Iberia Airlines recently debuted a redesigned Business Class on their new Airbus A330 aircraft. Known as Business Plus, the rehabbed cabins offer more amenities on long haul flights to Spain.
Rollout of Business Plus has been staggered since its introduction in Spring 2013. On a recent trip to Madrid, I had the opportunity to experience the new service on both outbound and inbound flights from Miami, Florida.
Miami lounge and boarding
Before the flight, I waited for boarding in the Premium Lounge, which is jointly operated by Iberia, American Airlines, and British Airways. Located in Concourse E, the spacious lounge is available for passengers flying Oneworld-eligible international First Class, Business Class, and Emerald- and Sapphire-tiered customers, as well as Admirals Club members departing from Concourse E.
The lounge didn’t seem overly crowded, though at 6,000 square feet it was easy to find a quiet space. Two buffet tables served up plenty of decent food that could easily make a meal, and a full bar was self-serve with a wide array of choices. The staff were especially friendly and accommodating, and the Wi-Fi worked great.
Boarding Iberia from Miami to Madrid was not smooth. There were no lines designated for boarding by specific zones. I thought I arrived late to the boarding gate, because of the massive throng of people circling the gate agents. In the midst of trying to board in the appropriate category, I accidentally cut in front of other Business Plus passengers in the herd of people, angering them and embarrassing me. Not a great way to begin my Iberia experience.
Once onboard, it was easy to see the configuration of the Business Plus cabin on the Airbus A330 (though when choosing seats online there was no indication of where the galley or restrooms were). The Business Plus cabin is also divided into two sections, with a galley between, which is not indicated online.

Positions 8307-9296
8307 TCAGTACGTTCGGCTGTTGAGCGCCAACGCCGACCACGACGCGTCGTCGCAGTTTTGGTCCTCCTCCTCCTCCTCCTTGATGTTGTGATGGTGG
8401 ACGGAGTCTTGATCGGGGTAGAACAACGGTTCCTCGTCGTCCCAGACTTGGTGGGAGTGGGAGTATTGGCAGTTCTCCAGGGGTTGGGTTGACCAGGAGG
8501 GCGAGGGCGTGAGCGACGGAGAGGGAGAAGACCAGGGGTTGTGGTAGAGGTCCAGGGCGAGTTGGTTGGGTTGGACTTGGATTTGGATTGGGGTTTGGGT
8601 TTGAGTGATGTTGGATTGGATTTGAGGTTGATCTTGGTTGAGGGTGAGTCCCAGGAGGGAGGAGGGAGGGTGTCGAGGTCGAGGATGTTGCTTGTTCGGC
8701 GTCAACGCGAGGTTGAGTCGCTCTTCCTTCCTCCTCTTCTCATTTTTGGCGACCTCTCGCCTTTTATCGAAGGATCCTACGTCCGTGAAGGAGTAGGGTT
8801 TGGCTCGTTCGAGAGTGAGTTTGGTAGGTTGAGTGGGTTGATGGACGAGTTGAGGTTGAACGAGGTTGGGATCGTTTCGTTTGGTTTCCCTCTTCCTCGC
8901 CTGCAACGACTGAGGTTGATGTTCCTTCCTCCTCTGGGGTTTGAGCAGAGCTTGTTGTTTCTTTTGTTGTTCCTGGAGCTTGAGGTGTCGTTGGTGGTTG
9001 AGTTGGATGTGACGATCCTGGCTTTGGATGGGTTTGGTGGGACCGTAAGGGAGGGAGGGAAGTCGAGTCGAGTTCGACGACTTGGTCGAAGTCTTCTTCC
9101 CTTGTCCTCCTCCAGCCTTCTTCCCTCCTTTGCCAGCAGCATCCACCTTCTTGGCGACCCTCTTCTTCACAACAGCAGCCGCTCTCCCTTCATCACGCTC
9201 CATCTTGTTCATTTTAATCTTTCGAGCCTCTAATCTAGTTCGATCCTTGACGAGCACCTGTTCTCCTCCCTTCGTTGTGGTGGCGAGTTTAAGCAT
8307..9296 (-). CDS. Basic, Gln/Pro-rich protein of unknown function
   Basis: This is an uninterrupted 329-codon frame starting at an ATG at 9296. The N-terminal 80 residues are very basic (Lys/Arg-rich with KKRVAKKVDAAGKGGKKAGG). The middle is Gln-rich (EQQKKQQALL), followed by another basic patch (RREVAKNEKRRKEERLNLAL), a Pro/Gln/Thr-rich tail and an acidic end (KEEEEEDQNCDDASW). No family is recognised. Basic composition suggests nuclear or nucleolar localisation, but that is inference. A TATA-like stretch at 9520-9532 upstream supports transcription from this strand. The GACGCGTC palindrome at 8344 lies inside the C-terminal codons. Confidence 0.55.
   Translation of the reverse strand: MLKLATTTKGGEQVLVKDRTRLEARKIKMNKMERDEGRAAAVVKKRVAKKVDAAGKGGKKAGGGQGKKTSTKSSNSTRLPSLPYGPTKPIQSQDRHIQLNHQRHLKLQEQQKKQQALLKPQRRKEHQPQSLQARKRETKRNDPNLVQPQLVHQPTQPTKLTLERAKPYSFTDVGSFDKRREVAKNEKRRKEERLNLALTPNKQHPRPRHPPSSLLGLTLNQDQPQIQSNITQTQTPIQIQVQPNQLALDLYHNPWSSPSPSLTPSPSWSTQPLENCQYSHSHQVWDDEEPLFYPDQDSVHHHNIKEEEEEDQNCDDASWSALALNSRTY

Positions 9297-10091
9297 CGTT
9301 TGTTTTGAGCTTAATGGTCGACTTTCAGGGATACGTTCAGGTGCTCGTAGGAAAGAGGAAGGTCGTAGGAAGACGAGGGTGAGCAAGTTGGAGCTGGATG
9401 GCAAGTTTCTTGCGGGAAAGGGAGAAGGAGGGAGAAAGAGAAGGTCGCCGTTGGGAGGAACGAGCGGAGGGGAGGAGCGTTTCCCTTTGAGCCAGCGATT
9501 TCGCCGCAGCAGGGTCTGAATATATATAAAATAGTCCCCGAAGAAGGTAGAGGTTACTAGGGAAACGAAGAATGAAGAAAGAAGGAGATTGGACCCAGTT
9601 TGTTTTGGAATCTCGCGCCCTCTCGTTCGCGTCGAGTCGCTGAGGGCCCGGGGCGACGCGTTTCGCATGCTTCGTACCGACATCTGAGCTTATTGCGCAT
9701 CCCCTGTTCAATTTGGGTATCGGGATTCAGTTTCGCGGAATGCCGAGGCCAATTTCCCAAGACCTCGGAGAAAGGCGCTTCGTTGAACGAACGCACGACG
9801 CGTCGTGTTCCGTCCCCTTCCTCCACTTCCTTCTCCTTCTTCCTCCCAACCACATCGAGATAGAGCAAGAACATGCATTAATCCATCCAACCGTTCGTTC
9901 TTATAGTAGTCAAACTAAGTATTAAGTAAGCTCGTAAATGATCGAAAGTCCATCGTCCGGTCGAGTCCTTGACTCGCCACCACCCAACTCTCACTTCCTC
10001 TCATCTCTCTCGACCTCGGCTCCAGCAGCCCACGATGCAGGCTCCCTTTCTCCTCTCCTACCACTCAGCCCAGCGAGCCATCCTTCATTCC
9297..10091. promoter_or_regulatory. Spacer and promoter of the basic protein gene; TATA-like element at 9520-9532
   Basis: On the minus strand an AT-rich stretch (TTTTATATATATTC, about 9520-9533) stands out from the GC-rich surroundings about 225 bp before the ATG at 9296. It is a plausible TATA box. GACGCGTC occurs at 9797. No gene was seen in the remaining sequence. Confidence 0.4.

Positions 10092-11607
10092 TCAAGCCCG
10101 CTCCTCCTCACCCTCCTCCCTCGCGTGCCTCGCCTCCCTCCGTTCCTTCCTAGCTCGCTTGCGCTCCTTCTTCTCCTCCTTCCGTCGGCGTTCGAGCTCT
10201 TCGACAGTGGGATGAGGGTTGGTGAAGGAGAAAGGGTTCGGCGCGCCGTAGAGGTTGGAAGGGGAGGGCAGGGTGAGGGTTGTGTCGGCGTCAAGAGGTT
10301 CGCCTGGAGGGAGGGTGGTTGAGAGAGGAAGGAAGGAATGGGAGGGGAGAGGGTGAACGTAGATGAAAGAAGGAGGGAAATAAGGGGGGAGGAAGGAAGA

The seating is arranged in a staggered 1-2-1 configuration. Every other row alternates as to how the seats are aligned. In row 1, the single seats are immediately positioned next to the window. The double seats are located next to each other. In row 2, the single seats are positioned by the aisle, with the double seats also positioned farther apart on each aisle. The larger Business Plus cabin is where rows 1-7 are located, with a galley and toilets in the front. Rows 8-9 are located behind the galley and restrooms, with a bulkhead behind separating them from coach.
The seating configuration makes it possible to accommodate lie-flat beds with a 180-degree recline. However, for those seated directly on the aisle, it means that you’re lying down facing the aisle traffic with much less privacy than those seated towards the inside.
For travelers flying alone, the best seat for privacy—both from aisle traffic or a fellow seatmate—would be one of the window seats positioned immediately by the window.
On the outbound flight, I was seated in the main section, and on the return, I was in the small section behind the galley. Comparing the two, I would have to say that the section with rows 8-9 had an especially private feel since no one was walking through the aisles to get to the bathroom. The only traffic came from the flight crew. With a bulkhead in front of row 8 and behind row 9, there wasn’t the sea of brightly illuminated screens in the seats in front of you that is so common now on aircraft, and especially bothersome at night. The only caveat would be if there were an especially noisy group in the first few rows of coach since there is no sound buffer from behind.